It’s a Friday night in April and I stand on a crowded corner with $875 in my front pocket waiting for a party bus. Hoboken, the small city where I live, transforms into a wild party town on weekends, but that doesn’t change the oddness of this, of me, winter jacket pulled over my pajamas, small dog tugging at her leash, on the lookout for a dance club on wheels.
It’s the night of Ethan’s junior prom and, weeks earlier, he’d volunteered me to sign the paperwork for the after-hours joyride he and ten of his friends have arranged for. Other than one battle over the fact that I insisted on hearing from the other kids’ parents giving their permission—Really, Mom? That’s so embarrassing!—he made the job easy. He and his buddies searched online and found the company with the best reviews and prices. Ethan then collected the money and kept track of who owed what. It proved to be a testament to how resourceful and responsible my kid can be. The one glitch is that my ATM card, which I’d given him to avoid his having to carry this wad of cash to prom, didn’t work. So now I wait, pocket bulging, for the party to come to me.
And come it does. I hear it from up the block. Hypnotic house music pulses from inside the massive limousine that pulls up across the street. Through the tinted windows I see the kids in silhouette dancing frenetically. Ethan, tux jacket tossed off, white shirt sleeves rolled up, comes bounding out of the thing and dashes across the avenue with such disregard for oncoming traffic my heart leaps into my throat.
“Thanks, Ma,” he says, taking the folded bills from my palm. In a moment he’s gone, spirited back across the street and swallowed once again by the thrumming beast.
“Check out the party bus,” I hear a guy in the crowd behind me say as I stand transfixed, wondering which bopping shadow is my boy as that remarkable caravan eases back into traffic. Too soon it’s gone, leaving the vestige of a rhythmic beat in its wake like a vapor trail.
Prom Night. There was no such thing in my Queens high school the spring of 1980. Our prom had been cancelled because only two couples signed up. My friends and I actually took pride in this, citing it as proof of our school’s hip brand of cynicism. Though I was arguably the most romantic among them—bookish, a reader and writer of poetry—even I felt prom was way too 1950s a concept for the likes of us.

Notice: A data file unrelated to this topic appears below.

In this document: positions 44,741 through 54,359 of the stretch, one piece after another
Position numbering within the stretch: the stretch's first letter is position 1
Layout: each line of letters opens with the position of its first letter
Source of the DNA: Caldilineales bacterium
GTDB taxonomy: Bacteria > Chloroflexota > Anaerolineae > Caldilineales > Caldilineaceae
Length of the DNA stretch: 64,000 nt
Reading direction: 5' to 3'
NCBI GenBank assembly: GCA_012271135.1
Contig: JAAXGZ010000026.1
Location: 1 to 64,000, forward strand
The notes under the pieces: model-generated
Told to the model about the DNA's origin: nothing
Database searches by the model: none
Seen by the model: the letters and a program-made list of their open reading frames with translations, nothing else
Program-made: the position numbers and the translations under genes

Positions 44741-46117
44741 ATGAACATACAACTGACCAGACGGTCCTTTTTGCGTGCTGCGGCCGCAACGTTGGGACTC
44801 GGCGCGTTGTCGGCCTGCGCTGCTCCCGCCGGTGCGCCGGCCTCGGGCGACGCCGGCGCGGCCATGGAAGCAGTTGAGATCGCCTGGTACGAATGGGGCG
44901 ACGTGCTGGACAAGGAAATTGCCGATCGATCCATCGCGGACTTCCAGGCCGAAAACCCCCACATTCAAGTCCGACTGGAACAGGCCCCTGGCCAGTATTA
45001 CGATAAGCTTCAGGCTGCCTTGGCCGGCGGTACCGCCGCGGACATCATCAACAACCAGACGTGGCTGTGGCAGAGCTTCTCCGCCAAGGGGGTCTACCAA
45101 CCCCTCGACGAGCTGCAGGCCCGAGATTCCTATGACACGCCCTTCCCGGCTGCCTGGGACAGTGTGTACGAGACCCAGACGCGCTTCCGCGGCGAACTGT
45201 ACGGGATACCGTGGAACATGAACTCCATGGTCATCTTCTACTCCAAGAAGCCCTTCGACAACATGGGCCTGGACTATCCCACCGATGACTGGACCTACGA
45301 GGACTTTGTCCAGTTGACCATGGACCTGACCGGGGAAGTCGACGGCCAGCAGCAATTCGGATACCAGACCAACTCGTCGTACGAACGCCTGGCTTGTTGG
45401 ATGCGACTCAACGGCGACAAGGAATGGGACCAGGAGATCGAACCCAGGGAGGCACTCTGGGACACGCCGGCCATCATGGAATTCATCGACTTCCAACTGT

Over the years, I can’t say I ever gave my promlessness much thought. After all, it wasn’t like I was home alone crying into a container of Breyers Neapolitan ice cream while the popular girls slow danced to Bread with beautiful boys in the school gymnasium. There was no such night, so no one missed out. Or, it occurs to me now as the remnants of a repetitive back beat play on in my mind, maybe we all did.
That’s the price of cool, isn’t it? That guise of jaded disinterest so many of us put on as soon as we brush up against the teen years. Ethan was probably 11 when I first saw him wear the boredom mask, when the phrase whatever made it into his vocabulary and all expression drained from his face and voice. It’s the age, the hormones, I told myself, when I’d suggest one of our usual outings—a movie followed by dinner at our favorite funky New York restaurant, a stroll through Washington Square Park to watch the magicians and acrobats—and got back a sigh, an eye roll, a “No thanks, Ma.”
Then two summers ago, in a theater in London, I learned that the too-cool-for-you blahs are mostly an American phenomenon. I’d chosen the play, Lend Me a Tenor, because I’d seen a local production back home and remembered it as really funny. But when the curtain rose, I was quickly reminded of how much singing there was. Old-fashioned, quasi-classical, uncool singing. Without glancing over, I felt sure Ethan was slinking low in his seat, glaring at the stage with half-hooded eyes. He’s hating this, I thought. But when I finally dared to look, I saw my boy leaning forward, laughing, totally engaged. What made the difference? I wondered, and got my answer when the houselights came up at intermission. The audience, largely in their teens and twenties, were all talking animatedly and singing snippets of the songs. Musical theater was cool here. Or, cool was simply a non-issue. Either way, Ethan felt it. He knew he had permission to be his wide-eyed interested self.
So why do we, especially in our youth, squelch our own enthusiasm? I think back on that girl who climbed aboard the blasé bandwagon that ran over my high school prom. If I’m honest, what I really felt when I learned the event had been cancelled was relief. I didn’t have to worry about whether someone would ask me. I didn’t have to try to find a dress capable of transforming scrawny into gorgeous. I—and this is big for girls with physical disabilities that are almost-but-not-quite hidden—didn’t have to dance in public.
Rather than risk rejection, embarrassment, the possibility of having a bad time I, or rather we, opted to have no time at all.
Thankfully, whether it’s because Ethan and his friends find prom cool or because cool is simply a non-issue here, they are all in on this wild milestone of a night. They’ve also made the event totally their own, from the after-hours party-on-wheels to the corsage Ethan’s good-friend-turned-date drew on her wrist when she saw he neglected to buy her one. No shrinking violets on prom night tonight. No pretending they find their own lives dull.